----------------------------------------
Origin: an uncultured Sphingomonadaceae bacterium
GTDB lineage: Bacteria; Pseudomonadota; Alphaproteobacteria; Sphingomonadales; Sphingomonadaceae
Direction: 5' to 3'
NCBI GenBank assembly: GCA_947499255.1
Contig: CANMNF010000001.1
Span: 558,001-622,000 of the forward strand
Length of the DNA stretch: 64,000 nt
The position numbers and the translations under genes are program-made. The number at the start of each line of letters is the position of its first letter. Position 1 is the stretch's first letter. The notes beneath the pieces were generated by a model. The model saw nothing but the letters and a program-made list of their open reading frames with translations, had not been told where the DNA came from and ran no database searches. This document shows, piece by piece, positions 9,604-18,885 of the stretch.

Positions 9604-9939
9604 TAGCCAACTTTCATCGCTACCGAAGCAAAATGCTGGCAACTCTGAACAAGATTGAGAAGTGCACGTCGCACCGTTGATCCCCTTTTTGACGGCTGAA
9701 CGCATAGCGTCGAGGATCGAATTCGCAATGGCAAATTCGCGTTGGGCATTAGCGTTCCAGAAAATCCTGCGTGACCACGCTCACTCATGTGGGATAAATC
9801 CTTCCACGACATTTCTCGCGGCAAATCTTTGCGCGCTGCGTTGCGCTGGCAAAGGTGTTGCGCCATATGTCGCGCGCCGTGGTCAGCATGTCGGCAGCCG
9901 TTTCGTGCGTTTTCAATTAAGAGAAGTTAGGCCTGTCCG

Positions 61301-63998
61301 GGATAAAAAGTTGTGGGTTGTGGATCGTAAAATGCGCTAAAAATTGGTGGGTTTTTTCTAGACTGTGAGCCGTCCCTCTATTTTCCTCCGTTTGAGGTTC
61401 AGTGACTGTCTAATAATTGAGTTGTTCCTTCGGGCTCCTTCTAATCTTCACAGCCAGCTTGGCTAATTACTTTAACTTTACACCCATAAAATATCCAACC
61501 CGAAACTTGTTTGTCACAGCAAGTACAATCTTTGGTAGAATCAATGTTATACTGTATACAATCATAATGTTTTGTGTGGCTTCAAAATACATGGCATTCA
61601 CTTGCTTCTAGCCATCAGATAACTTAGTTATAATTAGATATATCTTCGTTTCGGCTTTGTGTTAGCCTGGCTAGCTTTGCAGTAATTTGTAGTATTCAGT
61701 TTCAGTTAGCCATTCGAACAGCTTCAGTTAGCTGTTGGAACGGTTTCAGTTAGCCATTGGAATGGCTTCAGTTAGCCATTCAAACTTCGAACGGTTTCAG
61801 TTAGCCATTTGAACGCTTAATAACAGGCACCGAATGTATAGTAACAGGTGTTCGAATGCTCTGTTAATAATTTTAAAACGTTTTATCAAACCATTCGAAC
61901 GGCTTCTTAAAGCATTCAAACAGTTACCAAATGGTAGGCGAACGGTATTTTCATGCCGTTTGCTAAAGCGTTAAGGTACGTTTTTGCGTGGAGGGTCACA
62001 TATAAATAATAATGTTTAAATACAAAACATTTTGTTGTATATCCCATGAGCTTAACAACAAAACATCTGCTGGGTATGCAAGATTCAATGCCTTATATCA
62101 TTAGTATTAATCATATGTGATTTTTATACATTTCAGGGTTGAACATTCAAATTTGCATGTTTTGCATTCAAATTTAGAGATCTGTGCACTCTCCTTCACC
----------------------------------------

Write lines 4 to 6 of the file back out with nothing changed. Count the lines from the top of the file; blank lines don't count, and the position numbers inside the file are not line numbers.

NCBI GenBank assembly: GCA_947499255.1
Contig: CANMNF010000001.1
Span: 558,001-622,000 of the forward strand